11. When buying things, buy the best or something temporary and disposable. If the purchase is replacing something (and given how minimalist I am, it pretty much always is), it should be smaller and lighter than whatever it replaced. I like high quality items that retain their value well, and I like making my traveling easier. I might sometimes buy something that’s a tiny bit heavier, but overall my backpack has gotten smaller and lighter every year. If it doesn’t make financial sense to buy the best, I invest the smallest amount of money possible in a temporary fix. In other words, I would buy a $9 Casio or a $1000+ Rolex, but never a $100 Seiko.
12. Do things other people aren’t doing. This one is more of a heuristic than a rule, but I include it because it defines so many of my decisions. When making a choice, I will greatly favor the unknown over the known. I feel like this is how you contribute to society, even if it’s in a very small way.
13. Always be learning something. I always have at least one learning project going on at all times. Right now it’s Violin. Soon I’ll be as good as I want to be (able to play one full Mozart song poorly), and I will move on to either Chinese or Japanese.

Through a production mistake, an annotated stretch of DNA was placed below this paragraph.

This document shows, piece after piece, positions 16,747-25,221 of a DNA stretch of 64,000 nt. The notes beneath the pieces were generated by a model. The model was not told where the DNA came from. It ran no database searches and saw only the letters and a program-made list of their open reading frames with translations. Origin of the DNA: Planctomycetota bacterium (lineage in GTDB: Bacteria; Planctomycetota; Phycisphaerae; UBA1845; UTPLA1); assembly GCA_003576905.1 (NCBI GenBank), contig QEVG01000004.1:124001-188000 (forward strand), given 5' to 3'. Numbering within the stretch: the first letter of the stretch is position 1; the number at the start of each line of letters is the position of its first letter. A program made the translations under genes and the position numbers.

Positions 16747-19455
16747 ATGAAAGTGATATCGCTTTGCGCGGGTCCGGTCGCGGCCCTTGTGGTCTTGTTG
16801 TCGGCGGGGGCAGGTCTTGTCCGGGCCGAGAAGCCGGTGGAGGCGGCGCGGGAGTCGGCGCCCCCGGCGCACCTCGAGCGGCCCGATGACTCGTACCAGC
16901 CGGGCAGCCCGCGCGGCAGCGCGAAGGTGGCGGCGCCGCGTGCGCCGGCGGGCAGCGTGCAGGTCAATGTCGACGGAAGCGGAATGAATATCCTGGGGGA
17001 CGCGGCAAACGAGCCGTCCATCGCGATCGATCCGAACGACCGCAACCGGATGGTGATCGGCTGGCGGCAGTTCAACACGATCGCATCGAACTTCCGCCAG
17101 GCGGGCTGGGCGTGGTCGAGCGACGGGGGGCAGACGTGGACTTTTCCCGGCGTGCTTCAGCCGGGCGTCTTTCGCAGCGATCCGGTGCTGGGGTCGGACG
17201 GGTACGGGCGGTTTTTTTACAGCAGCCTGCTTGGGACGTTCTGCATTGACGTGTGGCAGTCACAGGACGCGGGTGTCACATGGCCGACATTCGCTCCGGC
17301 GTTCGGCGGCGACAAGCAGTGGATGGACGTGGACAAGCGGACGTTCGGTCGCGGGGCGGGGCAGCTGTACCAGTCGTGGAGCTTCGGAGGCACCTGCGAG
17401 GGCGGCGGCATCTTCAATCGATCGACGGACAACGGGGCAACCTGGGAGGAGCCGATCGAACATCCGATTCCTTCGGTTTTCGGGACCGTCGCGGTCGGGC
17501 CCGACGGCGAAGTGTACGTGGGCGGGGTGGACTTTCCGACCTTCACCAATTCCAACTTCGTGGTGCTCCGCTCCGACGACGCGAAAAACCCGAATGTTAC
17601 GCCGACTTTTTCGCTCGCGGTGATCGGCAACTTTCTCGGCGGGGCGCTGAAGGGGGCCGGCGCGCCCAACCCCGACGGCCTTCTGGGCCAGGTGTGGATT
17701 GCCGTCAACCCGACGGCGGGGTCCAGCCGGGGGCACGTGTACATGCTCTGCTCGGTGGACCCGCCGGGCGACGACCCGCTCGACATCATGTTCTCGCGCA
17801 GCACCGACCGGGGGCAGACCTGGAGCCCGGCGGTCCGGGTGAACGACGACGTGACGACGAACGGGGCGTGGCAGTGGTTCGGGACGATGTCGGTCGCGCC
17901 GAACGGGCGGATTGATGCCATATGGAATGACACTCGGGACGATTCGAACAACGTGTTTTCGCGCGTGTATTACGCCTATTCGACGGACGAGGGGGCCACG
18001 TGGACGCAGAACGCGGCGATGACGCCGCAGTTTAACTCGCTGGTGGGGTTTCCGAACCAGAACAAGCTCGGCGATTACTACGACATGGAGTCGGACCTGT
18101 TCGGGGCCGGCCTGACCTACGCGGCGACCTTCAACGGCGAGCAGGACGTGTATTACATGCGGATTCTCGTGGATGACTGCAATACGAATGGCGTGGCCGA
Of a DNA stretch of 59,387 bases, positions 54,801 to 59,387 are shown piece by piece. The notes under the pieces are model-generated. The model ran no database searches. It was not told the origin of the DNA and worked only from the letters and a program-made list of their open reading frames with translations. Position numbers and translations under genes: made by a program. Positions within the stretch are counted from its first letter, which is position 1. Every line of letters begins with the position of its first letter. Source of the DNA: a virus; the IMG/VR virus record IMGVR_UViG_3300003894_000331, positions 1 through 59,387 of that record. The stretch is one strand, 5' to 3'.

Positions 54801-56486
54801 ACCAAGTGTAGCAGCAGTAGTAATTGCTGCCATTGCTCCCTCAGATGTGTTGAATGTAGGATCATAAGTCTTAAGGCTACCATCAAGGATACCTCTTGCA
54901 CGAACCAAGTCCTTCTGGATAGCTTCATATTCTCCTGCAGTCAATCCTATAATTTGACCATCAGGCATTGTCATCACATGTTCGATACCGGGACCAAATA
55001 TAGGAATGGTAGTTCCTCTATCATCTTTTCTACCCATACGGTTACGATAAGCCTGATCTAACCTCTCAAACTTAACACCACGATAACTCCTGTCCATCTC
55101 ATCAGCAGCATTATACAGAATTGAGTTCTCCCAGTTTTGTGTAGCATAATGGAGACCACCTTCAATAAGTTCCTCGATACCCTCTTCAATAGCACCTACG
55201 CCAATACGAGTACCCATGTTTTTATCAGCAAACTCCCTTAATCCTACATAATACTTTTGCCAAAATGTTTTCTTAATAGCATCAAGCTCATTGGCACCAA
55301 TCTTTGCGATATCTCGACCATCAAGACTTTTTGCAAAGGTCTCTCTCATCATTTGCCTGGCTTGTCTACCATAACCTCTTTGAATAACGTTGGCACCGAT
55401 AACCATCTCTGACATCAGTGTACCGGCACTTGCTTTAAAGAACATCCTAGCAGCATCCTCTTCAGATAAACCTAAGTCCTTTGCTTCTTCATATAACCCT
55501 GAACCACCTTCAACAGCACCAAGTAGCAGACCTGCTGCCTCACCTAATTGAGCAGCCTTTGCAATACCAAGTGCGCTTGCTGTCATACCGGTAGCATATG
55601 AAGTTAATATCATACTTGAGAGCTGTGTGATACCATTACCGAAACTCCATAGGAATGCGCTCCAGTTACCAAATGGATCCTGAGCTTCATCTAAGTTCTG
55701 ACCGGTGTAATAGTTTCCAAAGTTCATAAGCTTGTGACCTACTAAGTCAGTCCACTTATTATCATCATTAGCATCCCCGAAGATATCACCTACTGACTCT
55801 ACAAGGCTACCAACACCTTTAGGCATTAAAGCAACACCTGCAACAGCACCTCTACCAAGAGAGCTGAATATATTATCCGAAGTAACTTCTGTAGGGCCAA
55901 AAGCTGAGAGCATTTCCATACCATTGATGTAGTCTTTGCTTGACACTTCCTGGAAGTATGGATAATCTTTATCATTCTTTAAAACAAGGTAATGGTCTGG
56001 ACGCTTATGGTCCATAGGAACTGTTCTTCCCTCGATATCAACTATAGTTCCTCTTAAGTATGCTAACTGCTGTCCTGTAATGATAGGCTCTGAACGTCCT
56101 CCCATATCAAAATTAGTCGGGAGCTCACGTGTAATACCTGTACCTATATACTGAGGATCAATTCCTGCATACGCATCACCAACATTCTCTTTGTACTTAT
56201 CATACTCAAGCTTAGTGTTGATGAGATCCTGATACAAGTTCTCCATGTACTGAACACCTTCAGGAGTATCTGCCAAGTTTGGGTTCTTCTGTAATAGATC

14. Never have debt. I would suffer way before having debt. That doesn’t mean I won’t borrow $20 from a friend if I forget my wallet, but I would never finance anything other than a house, and only then because I can get a higher return on my money than a mortgage would charge me.
15. Always have a one year buffer of money. Through the years I’ve managed to save up enough to support myself fully for a year (in my RV, cooking my own food). I invest my money buffer to grow it, but I wouldn’t spend it on anything other than living expenses if needed. I do this not because I’m cautious, but because it gives me the freedom to choose how I spend my time, and thus take risks.
Find more from Tynan about living an independent, minimalist lifestyle (and more) at Tynan.com.